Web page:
By Brad Finkbeiner
Published May 2, 2008
Rogers planted several straw men throughout his rebuttals. Here is one of the more disturbing ones: “My opponent claims that Paul did not use the Mosaic formulations of the moral law.” That is not what I said. I claimed that Paul’s flocks were not “fed” the formal laws of Moses. I challenge the audience to read through Paul’s epistles with an eye to his mode of ethical exhortation. You will find not only a lack of appeals to the OL as our model of sanctification, but also a preponderance of appeals to Christlike character. This is exactly what we should expect if my thesis is true.
Paul’s Citation of Deuteronomy 25:4
If Paul believed that the Law was abolished, then his citation cannot be taken as implying that it is still binding. We must allow Paul’s clear and extensive teaching about the Law control our understanding of his citations of the Law. So how do we explain 1 Cor 9:9?
Paul had Timothy circumcised. Does that mean Paul considered circumcision binding? We deny that inference because the context reveals this to have been an act of condescension. A similar contextual qualification needs to be made here.
The Corinthian church was notoriously immature—“you are still fleshly” (1 Cor 3:1-3). Paul’s frustration with them is evident throughout the epistle, including the immediate context. He is here vindicating his right to acquire a living from the gospel. Significantly, his initial argument is grounded on principles of common sense. He asks: “Who at any time serves as a soldier at his own expense? Who plants a vineyard and does not eat the fruit of it? Or who tends a flock and does not use the milk of the flock?” (7). That Paul could establish this point by common moral sense shows that he did not even need the Law. The Law was brought in merely by way of confirmation. Interestingly, Paul’s ultimate justification was Jesus’ own command (14).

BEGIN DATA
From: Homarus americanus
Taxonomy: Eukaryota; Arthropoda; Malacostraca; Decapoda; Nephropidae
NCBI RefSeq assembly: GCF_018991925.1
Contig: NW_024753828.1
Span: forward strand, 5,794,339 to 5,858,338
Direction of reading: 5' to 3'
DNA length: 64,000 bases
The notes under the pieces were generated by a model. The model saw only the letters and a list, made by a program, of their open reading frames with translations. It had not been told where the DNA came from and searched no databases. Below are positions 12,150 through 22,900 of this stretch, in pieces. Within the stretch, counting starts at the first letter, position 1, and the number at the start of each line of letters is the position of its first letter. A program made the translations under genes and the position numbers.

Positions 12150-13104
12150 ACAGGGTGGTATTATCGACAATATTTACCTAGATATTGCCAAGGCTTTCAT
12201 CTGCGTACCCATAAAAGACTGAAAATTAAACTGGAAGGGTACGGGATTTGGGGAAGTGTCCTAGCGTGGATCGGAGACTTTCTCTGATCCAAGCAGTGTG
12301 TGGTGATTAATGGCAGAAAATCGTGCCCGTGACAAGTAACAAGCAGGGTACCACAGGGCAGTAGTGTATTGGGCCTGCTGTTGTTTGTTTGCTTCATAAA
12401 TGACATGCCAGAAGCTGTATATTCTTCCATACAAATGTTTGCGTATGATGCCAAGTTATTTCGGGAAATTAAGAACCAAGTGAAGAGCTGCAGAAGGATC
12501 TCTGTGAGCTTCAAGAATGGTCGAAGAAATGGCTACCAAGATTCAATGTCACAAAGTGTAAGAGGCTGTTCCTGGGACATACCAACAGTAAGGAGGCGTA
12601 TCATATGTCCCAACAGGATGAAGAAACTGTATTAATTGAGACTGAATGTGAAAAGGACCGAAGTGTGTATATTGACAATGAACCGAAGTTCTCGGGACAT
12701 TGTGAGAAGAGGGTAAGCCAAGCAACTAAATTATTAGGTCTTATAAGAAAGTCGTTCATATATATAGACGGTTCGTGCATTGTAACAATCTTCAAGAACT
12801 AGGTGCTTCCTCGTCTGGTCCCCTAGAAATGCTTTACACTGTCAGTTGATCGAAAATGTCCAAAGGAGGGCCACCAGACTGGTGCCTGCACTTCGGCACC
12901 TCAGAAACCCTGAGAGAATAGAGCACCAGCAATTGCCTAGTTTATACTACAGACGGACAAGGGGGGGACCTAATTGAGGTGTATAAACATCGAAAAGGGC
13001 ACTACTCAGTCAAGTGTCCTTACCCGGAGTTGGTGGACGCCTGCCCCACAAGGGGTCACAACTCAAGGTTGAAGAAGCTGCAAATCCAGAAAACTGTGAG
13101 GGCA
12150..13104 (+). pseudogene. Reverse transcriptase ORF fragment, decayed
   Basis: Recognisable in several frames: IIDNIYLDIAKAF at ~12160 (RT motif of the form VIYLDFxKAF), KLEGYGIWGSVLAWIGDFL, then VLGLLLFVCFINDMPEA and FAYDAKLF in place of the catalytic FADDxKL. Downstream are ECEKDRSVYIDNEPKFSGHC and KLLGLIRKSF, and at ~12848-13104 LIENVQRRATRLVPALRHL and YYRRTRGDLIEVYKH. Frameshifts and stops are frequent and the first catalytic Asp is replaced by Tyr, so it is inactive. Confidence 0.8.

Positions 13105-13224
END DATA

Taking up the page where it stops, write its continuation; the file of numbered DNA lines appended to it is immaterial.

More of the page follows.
Rogers took issue with me referencing Greg Bahnsen. But I did so for good reason. I relied on Bahnsen’s argumentation because Rogers did not use his opening to provide me with his own. I chose Bahnsen because he was the most capable defender of Theonomic essentials.1 Yet I can hardly be accused of critiquing Bahnsen’s strand of Theonomy when I have criticized only a few of his influential arguments, arguments that Rogers himself keeps using.
To Bind or Not to Bind: That is Still the Question